Meanwhile, J.T. and Douche sit by the water. Douche says they had a "classic struggle" and asks J.T. how much longer he could've gone. J.T. says another half hour. Douche launches into yet another stupid speech about how iron sharpens iron in an interview. He waves his buff around like he always does and says he was "honored" by his defeat or whatever. Meanwhile, if any Samurai are watching, please shoot me an email and let me know if it's honorable to cry after losing an epic battle. I'm betting it isn't. J.T. says he and Stephen want Erinn out tonight because of what she said to Douche. Douche interviews that Erinn's comment was "unforgivable" and it's her time to go home. Isn't it funny how every young woman on Douche's tribe, from Candace to Erinn, has managed to say something "unforgivable" about Douche? Douche tells J.T. that "a lot of [his] bravado" is just him trying to prop himself up and say he's "still kind of the man," which is a glimmer of self awareness. Stephen walks down and agrees that he wants Erinn to go next because what she said to Douche really made him angry. When she went to Exile, people were nice to her and no one tried to kick her when she was down. What she said to Douche was "tasteless and classless." But also true. So true. Stephen interviews that he and J.T. told Douche that Erinn was going home, and while J.T. intends to vote for Erinn, Stephen isn't sure who he's voting for yet. Douche asks the guys again if they're voting for Erinn, saying he's done with surprises. Douche interviews that his Warrior Alliance is going strong and he's surrounded himself with strong players. Strong players like Stephen, who can't cross a balance beam, and J.T., who only won immunity challenges once every single man with any kind of muscle mass (and Debbie) were safely out of the game. Douche says that with Erinn going home tonight, he'll be the last remaining member of Tempura, which is pretty much his fault for fracturing his tribe so much that a three-person minority tribe could take it down.
The contestants arrive at Tribal. Douche is still toting his stupid stick around. The jury arrives, and what is the deal with Tyson and his insistence on wearing little girl's clothes? It's creepy. Probst talks to Douche first, recapping that when he was chosen to go to Exile, he did his "big thing," as Probst calls it, about how he was going to forgo food and water and fire. Erinn didn't like that. "I didn't," Erinn says. She says that it rubbed her the wrong way and minimized everyone else's Exile experiences. Probst asks if Erinn was thinking of her stay on Exile, which was one of the toughest, and didn't appreciate Douche trying to upstage her with his drama. "Oh god, yeah," Erinn says, adding that her time on Exile sucked and was the worst thing she's ever done. And for Douche to act like that's something fun also sucked. Erinn is still cool, but she might need to work on expanding her vocabulary. Probst asks Douche how he feels about what Erinn just said. Douche would rather talk about himself, though, saying that everyone who's been to Exile had it worse than he did because of his extensive past experience in that kind of situation. What, in being alone? I'll bet he knows a lot about that. Then he starts talking about men dropping pebbles and I stopped paying attention again. Douche says he has nothing left to say, then talks a whole lot more, quoting Mark Twain and whoever else has a quotation in his copy of Bartlett's.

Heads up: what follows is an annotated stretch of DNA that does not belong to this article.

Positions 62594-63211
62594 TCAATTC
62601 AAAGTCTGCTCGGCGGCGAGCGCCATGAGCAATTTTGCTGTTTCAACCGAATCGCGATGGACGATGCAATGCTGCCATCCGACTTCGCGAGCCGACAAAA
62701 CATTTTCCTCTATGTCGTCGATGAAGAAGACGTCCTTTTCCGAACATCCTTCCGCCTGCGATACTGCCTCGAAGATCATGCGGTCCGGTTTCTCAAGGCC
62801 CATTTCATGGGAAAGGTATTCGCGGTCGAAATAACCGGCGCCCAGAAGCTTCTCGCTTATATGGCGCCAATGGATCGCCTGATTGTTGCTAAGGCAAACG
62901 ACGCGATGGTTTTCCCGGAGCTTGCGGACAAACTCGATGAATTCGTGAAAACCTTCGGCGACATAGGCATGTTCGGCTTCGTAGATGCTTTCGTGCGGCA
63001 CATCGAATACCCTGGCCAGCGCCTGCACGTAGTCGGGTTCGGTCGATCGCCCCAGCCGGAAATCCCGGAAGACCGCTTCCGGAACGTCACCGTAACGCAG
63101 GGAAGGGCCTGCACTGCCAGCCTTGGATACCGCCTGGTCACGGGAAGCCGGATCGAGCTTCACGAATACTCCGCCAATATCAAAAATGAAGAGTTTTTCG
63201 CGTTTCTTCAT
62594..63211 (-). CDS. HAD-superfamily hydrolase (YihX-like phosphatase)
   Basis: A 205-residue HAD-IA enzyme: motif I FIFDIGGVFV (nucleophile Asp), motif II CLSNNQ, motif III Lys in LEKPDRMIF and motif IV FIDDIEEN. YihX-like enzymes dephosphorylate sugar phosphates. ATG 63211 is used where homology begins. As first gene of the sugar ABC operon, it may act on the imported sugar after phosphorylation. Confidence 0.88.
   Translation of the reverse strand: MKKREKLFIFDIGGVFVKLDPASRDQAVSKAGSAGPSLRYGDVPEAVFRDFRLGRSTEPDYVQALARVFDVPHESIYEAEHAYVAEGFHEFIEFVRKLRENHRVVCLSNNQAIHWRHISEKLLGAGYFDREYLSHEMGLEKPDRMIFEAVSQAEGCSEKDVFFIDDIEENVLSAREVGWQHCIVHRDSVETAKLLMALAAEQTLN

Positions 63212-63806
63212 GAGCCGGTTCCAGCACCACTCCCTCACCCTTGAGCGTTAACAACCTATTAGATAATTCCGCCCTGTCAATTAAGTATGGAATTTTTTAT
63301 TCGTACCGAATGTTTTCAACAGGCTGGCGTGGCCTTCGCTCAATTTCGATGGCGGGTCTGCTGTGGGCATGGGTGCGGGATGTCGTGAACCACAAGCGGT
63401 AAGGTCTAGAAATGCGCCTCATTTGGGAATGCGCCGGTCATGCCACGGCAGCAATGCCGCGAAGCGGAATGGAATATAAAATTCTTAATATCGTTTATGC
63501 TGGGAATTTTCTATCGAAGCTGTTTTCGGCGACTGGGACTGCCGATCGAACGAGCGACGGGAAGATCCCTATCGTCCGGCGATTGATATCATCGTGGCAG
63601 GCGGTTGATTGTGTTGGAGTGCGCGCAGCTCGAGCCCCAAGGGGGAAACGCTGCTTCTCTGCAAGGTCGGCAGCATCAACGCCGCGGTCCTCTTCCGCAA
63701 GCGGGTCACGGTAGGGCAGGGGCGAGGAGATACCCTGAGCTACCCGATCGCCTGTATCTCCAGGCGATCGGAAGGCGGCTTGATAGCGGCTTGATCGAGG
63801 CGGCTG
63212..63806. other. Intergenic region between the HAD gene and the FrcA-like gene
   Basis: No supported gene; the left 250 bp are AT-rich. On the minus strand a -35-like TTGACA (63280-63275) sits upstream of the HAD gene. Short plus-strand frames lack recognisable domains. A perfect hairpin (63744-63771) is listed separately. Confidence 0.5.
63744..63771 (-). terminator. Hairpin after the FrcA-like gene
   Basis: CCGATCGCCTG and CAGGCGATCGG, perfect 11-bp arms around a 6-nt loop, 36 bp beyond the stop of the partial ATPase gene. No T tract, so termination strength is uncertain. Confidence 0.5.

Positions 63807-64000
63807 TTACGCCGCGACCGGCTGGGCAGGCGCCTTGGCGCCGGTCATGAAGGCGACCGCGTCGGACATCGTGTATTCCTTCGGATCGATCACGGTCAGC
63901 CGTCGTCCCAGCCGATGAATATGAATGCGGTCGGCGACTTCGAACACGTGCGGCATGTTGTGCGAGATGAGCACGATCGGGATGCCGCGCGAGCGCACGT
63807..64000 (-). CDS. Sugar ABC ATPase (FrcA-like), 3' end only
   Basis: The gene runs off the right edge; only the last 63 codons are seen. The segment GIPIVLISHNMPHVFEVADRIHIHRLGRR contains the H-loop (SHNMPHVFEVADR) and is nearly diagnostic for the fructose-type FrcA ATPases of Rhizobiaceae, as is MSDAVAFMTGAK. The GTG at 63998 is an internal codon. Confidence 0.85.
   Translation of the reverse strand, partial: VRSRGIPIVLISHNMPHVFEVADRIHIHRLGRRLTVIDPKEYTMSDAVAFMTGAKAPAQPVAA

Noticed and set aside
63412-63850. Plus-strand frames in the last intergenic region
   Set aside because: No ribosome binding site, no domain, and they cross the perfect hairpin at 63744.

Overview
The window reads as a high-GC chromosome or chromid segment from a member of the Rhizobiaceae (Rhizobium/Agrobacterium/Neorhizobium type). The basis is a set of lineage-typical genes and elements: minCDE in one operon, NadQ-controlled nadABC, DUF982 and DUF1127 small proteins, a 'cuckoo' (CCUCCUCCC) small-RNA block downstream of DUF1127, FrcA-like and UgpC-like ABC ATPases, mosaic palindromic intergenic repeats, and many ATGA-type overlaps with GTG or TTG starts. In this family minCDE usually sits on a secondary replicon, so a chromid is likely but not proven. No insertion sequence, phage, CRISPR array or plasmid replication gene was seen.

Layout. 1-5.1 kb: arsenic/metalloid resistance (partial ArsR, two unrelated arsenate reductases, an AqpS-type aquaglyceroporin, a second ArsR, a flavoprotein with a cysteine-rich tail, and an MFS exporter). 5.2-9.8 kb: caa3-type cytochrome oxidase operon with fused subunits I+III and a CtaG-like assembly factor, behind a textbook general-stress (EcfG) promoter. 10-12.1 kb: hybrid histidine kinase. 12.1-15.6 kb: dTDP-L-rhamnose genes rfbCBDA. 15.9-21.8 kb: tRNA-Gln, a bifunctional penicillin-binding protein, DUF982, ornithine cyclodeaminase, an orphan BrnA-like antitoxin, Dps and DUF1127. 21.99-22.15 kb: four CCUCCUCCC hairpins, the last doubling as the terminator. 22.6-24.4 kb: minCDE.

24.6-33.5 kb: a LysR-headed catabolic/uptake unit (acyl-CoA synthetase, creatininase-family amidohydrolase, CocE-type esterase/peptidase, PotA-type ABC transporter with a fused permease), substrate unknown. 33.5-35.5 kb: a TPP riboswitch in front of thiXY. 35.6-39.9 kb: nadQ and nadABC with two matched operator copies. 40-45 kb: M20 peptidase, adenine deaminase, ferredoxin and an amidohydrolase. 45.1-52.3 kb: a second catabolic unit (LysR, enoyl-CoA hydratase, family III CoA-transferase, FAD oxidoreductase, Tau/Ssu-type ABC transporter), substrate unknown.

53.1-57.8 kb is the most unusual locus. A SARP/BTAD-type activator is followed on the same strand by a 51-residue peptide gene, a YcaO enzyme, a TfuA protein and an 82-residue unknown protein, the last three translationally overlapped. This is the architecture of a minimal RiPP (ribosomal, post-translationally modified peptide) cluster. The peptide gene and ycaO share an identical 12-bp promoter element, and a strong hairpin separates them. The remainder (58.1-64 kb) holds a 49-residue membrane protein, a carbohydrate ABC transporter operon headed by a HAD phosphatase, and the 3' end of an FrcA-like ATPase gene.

Probst asks Erinn if she's feeling secure tonight. Erinn says she never feels secure, and whoever is going home tonight will probably be surprised. Douche, on the other hand, doesn't think it'll be a surprise. "Based on what?" Probst asks. "Women have great intuition," Douche says. Taj is looking very confused right now. So is Erinn. So is Debbie, but that's how she always looks. "So you're saying it's already been said tonight if we listened?" Probst asks. "Yes," Douche says. Meanwhile, J.T., Stephen, and Taj didn't even get a chance to speak and it's time for the vote. Oh, wait. "One more thing," Douche says, prompting a tremendous eye-roll from Sierra. And then, oh Christ. Douche wrote a poem for everyone to hear.